The void left by these disappearances is stark, and households usually spend many years looking for some type of closure. Son Myung-hwa was born in North Korea in 1962 to a father who had been kidnapped by North Korean forces as a prisoner of warfare and spent his life as a pressured labourer in a coal mine close to Musan by the Chinese language border, ultimately dying in his fifties.

When Son succeeded in escaping to South Korea in 2005, she spent eight years making an attempt to pay money for her father’s stays — ultimately making a dangerous journey to China to fulfill North Korean brokers who had promised to move them. On July 4 2015, his bones have been lastly buried in a nationwide cemetery in South Korea. “I needed to restore my father’s honour,” she says.

Son Myung-hwa sheds tears as she talks about her father’s case
Son Myung-hwa was born in Korea in 1962 to a father who had been kidnapped by the regime © Ashley Crowther

Son Myung-hwa shows a picture of her father’s final burial after his remains were returned to his family in South Korea
Son reveals an image of the interment of her father’s stays after they have been returned to South Korea © Ashley Crowther


For different households, getting maintain of probably the most primary scraps of knowledge — names, dates, particulars of disappearances, the place our bodies are buried — is as a lot as they’ll hope for. That is the place the Footprints database is available in.

The TJWG, a non-governmental organisation, was arrange after a 2014 special inquiry by the UN, which declared that the “gravity, scale and nature” of North Korea’s crimes towards humanity “doesn’t have any parallel within the up to date world”.

With funding from the US authorities, and different non-public and public sources, plus technological assist from a Geneva-based NGO, the group started by making an attempt to find execution and burial sites in North Korea utilizing a mix of eyewitness interviews and satellite tv for pc imagery. It now employs digital instruments together with information visualisation and geolocation software program, in addition to offering safe storage for authorized paperwork (within the hope of future trials) and photographs of those that have disappeared. Sources vary from private and non-private archives to new interviews and testimonials from defectors, together with former North Korean officers.

A seek for “Lee Se-il”, Lee Han-byeol’s brother, produces information such because the date and placement of his disappearance, and which sufferer “sort” he falls into: “Compelled repatriation of escapee. Present standing: unknown.” One other search tells a distinct story, equally threadbare. “Title: Lee Seong-hwan. Sufferer sort: Korean warfare abductee. Present standing: unknown.”

Lee Quickly-geum, 59, an advocate for the households of these taken as prisoners of warfare, was among the many first to file a video testimony for the archive. She says her father, a South Korean soldier, was sentenced to a life spent shovelling coal in mines at Aoji close to the Chinese language border.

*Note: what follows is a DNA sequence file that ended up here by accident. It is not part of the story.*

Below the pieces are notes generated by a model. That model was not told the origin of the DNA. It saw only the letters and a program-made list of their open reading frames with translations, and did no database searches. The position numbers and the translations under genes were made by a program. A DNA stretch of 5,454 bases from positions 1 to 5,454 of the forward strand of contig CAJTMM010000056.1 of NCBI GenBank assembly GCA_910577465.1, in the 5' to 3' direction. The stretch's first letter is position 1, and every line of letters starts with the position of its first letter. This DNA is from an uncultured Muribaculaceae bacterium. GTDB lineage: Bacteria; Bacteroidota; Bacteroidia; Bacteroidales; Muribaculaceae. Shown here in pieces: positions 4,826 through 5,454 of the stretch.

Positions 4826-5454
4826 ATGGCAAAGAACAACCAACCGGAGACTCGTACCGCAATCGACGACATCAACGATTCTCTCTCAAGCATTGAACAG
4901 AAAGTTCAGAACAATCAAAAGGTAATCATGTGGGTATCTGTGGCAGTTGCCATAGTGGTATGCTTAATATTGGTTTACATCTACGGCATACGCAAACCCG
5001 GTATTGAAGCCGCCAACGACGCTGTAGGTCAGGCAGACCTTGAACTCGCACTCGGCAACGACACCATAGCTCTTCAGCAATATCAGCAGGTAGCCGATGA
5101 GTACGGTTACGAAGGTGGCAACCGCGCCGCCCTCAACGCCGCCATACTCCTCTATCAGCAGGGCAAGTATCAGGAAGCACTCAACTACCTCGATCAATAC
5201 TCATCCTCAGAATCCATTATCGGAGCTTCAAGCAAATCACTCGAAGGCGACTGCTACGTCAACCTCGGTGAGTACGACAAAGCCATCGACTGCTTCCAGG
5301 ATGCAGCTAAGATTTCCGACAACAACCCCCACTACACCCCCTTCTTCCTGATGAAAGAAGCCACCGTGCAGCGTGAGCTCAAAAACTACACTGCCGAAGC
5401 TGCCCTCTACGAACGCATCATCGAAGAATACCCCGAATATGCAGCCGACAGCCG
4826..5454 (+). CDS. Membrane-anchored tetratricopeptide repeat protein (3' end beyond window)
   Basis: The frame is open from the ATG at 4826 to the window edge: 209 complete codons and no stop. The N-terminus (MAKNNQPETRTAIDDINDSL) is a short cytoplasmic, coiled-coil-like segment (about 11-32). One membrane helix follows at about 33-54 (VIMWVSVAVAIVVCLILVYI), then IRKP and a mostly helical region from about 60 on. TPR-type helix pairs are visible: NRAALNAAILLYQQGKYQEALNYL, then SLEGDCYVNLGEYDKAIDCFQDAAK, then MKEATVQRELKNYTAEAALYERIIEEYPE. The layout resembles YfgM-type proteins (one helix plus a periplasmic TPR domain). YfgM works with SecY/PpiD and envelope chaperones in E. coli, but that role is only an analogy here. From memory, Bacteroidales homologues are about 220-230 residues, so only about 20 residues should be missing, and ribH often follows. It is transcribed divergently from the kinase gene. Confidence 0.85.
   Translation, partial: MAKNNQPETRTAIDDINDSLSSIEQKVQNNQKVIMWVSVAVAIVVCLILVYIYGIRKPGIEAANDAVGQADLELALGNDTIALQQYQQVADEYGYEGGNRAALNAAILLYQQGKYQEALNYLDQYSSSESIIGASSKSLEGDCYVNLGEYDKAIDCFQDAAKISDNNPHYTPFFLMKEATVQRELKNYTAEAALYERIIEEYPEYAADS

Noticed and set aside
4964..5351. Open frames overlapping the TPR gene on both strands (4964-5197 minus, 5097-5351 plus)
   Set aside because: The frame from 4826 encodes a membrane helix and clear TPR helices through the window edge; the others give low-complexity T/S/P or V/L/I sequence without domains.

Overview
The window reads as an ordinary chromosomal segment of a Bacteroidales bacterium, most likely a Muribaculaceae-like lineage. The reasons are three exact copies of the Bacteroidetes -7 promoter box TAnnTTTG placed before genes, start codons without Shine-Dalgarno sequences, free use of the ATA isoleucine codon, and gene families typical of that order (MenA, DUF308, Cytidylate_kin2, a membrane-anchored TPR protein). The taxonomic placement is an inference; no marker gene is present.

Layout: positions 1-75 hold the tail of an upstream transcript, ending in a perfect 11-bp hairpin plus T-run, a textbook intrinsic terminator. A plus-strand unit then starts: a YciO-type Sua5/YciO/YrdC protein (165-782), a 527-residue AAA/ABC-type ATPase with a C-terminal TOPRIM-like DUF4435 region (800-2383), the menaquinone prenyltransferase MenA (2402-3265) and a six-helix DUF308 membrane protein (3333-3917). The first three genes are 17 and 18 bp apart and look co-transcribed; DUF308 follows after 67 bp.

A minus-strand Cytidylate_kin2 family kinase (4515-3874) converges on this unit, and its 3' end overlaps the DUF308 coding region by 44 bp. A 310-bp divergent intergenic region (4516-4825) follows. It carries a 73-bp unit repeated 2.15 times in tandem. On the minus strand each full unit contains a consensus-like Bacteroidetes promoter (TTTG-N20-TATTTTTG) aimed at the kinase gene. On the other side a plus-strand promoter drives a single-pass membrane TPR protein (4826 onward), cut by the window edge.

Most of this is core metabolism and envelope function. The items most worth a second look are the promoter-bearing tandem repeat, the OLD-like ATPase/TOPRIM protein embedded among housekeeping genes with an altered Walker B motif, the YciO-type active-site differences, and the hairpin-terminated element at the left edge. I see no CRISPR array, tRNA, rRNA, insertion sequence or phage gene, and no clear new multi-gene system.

As a baby rising up within the mining city, she hated her father for having served in America’s “puppet military”; responsible by affiliation, the household have been continually monitored. “We resented him,” she says. “I assumed he ought to have died within the warfare.”

His destiny was grim: in 1996, he was executed alongside along with her youthful brother. Labelled “spies and reactionary scum”, the pair have been tortured, probably for months, earlier than being exhibited to family, certain and gagged, then shot. Their crime, she believes, was talking out towards the regime. Lee Quickly-geum was pressured to look at.

“My brother appeared down at me and appeared into my eyes, and I noticed him shedding tears,” she says, her phrases punctuated by pain-filled sobs. She ultimately managed to flee to South Korea in 2004.

Lee Soon-geum in her office
Lee Quickly-geum works as an advocate for the households of these taken as prisoners of warfare © Ashley Crowther

A South Korean flag hangs in Lee Soon-geum’s office
A South Korean flag hanging in her workplace © Ashley Crowther

First-hand proof akin to this, researchers hope, is a way of pressuring Pyongyang to handle human rights points thought nonetheless to be widespread within the nation of 26 million individuals.

By acquiring GPS co-ordinates of a whole bunch of web sites the place they imagine our bodies have been disposed of, and linking them with paperwork, researchers now suppose they’ll observe the place some kwanliso jail camps are situated, as nicely torture and execution services. (For concern of tipping off the authorities in Pyongyang, most of the particulars they’ve acquired haven’t been made public.)

The database additionally has one other objective: to attract worldwide consideration to the plight of the Korean lacking. On the subject of writing about North Korea, argue activists, the worldwide media all too usually favor to concentrate on rocket launches and nuclear checks, oddball haircuts and militaristic parades, quite than the human tales of those that have disappeared. “Nobody listens to us, irrespective of how a lot we shout about it,” says Lee Quickly-geum.